Monday, October 11, 2010

Mayer’s Laws of Derivatives

From a 1999 interview with Martin Mayer in Derivatives Strategy

The first is that when the whole is valued at less than the sum of the prices of its parts, some of the parts are overpriced. What this usually means is that you’ve separated out and sold the toxic waste, and you’ve found customers for the Z tranche.

The second law states that when you segment value, you also segment liquidity. The second law is absolute. The very factors that allow you to sell the part for more mean that you’ve tailored the instrument to the needs of specific customers. And that means that in the end you have a smaller market for these parts than you might have for the instrument as a whole. That’s demonstrably true.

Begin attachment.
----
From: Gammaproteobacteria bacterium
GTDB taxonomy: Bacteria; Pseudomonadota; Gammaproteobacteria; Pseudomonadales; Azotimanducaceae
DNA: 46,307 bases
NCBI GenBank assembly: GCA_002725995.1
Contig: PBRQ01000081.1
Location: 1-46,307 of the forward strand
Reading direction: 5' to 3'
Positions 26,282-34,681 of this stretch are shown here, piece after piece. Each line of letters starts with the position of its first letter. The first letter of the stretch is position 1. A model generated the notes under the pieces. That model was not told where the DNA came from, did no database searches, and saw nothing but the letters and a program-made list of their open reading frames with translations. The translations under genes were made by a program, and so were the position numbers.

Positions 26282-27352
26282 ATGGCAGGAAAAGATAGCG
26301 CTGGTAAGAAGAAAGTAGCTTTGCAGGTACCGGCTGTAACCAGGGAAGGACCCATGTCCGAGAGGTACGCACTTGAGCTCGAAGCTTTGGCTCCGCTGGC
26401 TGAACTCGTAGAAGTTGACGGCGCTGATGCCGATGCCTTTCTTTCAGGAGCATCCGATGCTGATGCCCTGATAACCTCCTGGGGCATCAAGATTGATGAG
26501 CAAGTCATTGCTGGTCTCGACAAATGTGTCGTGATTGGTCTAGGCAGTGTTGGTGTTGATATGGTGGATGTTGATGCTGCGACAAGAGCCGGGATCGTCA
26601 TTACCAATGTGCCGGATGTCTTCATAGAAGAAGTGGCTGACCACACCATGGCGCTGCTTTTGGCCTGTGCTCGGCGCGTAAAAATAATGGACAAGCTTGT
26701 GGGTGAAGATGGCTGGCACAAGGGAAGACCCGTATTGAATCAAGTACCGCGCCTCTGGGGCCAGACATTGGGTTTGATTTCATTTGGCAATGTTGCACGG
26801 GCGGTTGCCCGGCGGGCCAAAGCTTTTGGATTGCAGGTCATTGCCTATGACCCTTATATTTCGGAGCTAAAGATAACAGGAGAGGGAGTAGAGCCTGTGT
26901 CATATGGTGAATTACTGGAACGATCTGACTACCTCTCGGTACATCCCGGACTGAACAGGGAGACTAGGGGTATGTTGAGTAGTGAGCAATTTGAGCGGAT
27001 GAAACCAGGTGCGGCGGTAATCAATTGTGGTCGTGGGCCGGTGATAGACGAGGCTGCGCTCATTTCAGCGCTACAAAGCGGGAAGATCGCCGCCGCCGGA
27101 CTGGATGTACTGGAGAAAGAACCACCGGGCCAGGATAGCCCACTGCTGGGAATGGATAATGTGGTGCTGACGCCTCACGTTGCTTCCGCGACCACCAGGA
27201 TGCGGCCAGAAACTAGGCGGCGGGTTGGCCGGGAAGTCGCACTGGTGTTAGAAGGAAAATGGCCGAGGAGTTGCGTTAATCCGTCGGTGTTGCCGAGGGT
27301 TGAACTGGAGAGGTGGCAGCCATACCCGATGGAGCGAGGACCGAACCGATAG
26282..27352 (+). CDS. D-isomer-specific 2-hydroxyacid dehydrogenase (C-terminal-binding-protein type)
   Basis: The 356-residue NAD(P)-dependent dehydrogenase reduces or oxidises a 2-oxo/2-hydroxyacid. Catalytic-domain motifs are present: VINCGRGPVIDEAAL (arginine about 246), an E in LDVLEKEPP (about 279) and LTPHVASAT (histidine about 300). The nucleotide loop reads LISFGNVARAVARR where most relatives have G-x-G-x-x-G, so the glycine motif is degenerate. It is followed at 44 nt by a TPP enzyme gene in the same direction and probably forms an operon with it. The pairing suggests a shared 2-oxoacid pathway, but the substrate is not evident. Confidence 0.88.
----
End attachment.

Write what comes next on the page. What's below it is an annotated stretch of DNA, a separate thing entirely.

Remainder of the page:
The third law involves the deconstruction of credit judgment. The rule holds that risk-shifting instruments will tend over time to shift risks to those less able to bear them, because “them as got want to keep and hedge, and them as ain’t got want to get and speculate.” It always turns out that you do business with firms that are B-rated and worse, because you can get the best prices out of them. So there’s an inherent instability in the tendency of credit judgment to deteriorate as you make money going down the credit scale.

I’ve worked on a fourth law, but haven’t come up with the right aphorism. That law will hold that the more abstract the instrument, the less it depends on real developments in real economies, and the more likely it is to be a vector of contagion.

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